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Discussion Starter #1
Hello, I am new to 240Z's and have a 1972 with a fake wood steering wheel, which I am told is the original wheel.
I want to make it look like new and can easily redo the black spokes but am not sure how to continue with the "wood" rim as I do not want to damage the steering wheel.
I think the wheel is GREAT and therefore don't want to put on a replacement.
Any suggestions or repair/restoration solutions will be most appreciated.
Best regards,
David.
 

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David, I just restored an old '72 wheel and sold it on e-bay for over a hundred bucks. It is so easy- disassemble the wheel then strip the old black paint off... careful that you don't get any of the paint remover on the "wood".
Sand the spokes with a little 360 or 400 grit....
Then start on the wood. What I did was wet sanded it with 600 grit, then 1000 grit, then 1500 grit.
Then spray on some polyurethane..... and let it sit for about a week. The harder it gets, the better. Maybe you don't have to let it sit that long, but that's what I did.
Then I wet sanded again with 1000 grit.... 1500 grit.... then coated it again with the poly.
After the rim dried I coated the spokes with some good old Rustoleum satin black....
let it cure then I wet sanded the rim again.. it looks dull, but then I took some McGuires #7 polish to the rim.... it shined up like you would not beleive. I spen a couple of weeks on it, and I think it turned out real good. I honestly think the rim looked better than new.
KS
 

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Discussion Starter #5
Thanks for your help - it sounds fairly easy!

Two questions:

1) Do I need a special tool/puller to get the steering wheel off?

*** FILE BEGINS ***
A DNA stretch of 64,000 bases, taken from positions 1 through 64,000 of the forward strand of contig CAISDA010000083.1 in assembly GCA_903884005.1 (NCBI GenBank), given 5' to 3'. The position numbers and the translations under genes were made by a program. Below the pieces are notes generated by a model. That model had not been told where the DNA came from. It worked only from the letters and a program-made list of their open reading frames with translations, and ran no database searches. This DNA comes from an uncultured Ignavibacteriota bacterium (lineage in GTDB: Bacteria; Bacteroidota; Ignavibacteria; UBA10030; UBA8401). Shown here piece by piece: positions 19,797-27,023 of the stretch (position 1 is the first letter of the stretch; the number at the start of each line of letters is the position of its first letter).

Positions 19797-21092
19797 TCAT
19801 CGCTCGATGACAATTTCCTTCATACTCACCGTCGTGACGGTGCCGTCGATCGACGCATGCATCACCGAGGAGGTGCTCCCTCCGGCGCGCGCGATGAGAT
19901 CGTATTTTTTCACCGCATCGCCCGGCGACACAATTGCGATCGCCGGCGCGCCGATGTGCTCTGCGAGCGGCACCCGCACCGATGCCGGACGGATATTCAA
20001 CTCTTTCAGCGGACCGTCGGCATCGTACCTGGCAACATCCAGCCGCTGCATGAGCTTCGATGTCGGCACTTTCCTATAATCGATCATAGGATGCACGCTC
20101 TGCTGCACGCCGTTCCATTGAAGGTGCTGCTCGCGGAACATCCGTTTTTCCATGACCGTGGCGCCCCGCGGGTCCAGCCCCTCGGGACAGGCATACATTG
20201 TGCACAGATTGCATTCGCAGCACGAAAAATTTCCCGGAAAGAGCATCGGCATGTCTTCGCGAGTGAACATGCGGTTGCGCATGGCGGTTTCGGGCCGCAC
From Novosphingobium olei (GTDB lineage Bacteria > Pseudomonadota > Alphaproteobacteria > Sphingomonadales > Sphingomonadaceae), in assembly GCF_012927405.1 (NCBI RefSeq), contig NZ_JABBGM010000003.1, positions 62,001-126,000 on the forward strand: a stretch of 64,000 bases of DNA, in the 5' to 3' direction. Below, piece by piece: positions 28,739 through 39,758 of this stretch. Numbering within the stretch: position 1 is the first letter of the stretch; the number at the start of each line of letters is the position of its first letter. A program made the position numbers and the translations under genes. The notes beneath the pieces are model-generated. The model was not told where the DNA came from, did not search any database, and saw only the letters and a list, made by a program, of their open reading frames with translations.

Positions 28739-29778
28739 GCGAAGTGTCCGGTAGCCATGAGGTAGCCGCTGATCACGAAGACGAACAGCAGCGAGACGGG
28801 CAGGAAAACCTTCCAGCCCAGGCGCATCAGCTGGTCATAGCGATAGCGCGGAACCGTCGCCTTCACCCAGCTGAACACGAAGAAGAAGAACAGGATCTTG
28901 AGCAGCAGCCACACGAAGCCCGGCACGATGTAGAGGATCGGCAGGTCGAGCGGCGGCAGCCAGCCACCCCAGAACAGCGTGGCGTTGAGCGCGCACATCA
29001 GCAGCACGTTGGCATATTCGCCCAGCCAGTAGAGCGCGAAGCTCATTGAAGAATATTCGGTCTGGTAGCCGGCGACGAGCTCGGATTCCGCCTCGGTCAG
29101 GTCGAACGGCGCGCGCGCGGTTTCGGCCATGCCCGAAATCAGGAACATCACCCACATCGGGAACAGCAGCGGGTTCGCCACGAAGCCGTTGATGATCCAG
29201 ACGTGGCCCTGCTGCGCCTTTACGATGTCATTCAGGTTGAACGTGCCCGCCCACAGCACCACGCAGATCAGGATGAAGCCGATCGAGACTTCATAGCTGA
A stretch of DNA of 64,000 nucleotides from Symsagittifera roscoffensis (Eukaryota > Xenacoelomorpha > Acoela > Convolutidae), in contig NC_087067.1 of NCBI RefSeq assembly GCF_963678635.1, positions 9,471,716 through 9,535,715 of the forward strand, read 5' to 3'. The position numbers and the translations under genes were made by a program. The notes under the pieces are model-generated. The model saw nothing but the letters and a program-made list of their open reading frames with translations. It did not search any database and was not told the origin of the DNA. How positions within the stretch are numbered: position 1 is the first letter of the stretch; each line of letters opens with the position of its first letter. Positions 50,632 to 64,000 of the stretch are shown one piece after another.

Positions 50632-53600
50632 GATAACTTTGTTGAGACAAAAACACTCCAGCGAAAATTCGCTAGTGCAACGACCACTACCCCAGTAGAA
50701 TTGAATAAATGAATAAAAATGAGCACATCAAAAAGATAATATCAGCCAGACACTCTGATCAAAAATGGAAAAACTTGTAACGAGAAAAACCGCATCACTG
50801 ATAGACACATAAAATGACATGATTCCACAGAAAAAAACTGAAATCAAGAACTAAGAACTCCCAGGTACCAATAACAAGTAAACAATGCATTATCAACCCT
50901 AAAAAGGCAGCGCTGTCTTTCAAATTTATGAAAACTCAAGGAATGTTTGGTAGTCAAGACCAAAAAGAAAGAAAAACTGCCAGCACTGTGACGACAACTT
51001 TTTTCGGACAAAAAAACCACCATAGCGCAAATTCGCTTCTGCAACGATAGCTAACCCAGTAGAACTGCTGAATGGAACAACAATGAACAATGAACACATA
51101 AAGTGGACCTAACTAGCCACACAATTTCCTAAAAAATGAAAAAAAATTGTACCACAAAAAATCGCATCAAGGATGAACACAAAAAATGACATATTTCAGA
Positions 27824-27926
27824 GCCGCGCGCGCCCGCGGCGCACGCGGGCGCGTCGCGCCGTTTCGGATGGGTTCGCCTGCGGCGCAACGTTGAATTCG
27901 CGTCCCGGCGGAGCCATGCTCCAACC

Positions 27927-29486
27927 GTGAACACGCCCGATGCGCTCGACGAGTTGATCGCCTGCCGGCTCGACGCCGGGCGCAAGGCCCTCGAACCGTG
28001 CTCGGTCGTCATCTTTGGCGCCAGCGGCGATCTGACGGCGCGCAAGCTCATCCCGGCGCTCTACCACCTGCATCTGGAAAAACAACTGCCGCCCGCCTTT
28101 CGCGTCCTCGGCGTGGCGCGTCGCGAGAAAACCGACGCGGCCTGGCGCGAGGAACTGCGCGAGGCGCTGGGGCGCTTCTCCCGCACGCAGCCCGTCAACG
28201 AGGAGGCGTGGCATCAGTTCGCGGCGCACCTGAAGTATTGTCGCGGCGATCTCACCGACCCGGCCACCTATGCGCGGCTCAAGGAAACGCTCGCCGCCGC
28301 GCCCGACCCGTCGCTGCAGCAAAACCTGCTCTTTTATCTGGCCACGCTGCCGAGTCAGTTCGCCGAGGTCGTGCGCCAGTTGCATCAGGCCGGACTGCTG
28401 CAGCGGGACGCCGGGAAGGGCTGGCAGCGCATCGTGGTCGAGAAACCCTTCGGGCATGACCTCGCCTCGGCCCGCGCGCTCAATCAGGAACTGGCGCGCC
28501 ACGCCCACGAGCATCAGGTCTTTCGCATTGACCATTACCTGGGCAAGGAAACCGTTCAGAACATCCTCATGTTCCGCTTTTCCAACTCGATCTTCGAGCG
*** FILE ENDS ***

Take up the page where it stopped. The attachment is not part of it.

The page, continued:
2) Should the black paint be "flat" or "glossy".

Thanks again,
David.
 

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Hehe, ok here goes.

1) No.

2) Neither.




Ok, here are better answers.

1) After removing the horn pad and the 22mm nut holding the wheel in place, you should be able to give it a good tug and it should come off. Rarely have I needed to give it a smack to get it out. Once you have it out, be careful of the brass contact for the horn as this could get bent and either short or become unuseable. I would recommend you disconnect the battery only to make sure you don't honk like crazy should you make contact.


2) Most of the "flat" black inside the 240 and 260's was actually a kind of SATIN finish. i.e. Not Flat and yet Not Shiny. I found that if you use Rust-Oleum's Satin Black it is the closest match to the instruments and other surfaces. But then again, it's your car.
 

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Before you attempt to pull, or yank the wheel off, make sure you leave the nut on a few threads. Seriously, that will keep it from flying off and hitting you in the nose....
just pop it loose, then remove the nut the rest of the way....
KS
 
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